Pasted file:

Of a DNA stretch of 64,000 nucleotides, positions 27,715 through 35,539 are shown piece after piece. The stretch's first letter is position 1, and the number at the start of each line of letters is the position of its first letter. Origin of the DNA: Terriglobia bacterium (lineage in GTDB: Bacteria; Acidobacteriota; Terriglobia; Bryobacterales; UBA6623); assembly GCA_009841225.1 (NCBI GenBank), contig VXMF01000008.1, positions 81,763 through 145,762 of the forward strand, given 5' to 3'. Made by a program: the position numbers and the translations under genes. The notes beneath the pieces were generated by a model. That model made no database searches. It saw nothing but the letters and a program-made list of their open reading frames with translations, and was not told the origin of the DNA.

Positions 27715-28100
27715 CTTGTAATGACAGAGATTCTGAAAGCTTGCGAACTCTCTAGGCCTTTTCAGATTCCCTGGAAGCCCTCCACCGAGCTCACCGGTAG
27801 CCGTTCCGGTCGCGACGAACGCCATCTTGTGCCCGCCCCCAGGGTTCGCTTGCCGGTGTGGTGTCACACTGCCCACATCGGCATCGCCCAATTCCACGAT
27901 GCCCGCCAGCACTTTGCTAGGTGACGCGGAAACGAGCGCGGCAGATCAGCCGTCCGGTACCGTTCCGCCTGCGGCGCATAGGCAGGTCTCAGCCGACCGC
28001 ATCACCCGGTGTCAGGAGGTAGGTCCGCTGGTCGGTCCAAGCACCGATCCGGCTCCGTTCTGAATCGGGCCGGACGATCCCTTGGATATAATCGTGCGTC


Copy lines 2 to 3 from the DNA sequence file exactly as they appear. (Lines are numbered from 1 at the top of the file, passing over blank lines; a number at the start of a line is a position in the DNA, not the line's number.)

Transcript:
Positions 27715-28100
27715 CTTGTAATGACAGAGATTCTGAAAGCTTGCGAACTCTCTAGGCCTTTTCAGATTCCCTGGAAGCCCTCCACCGAGCTCACCGGTAG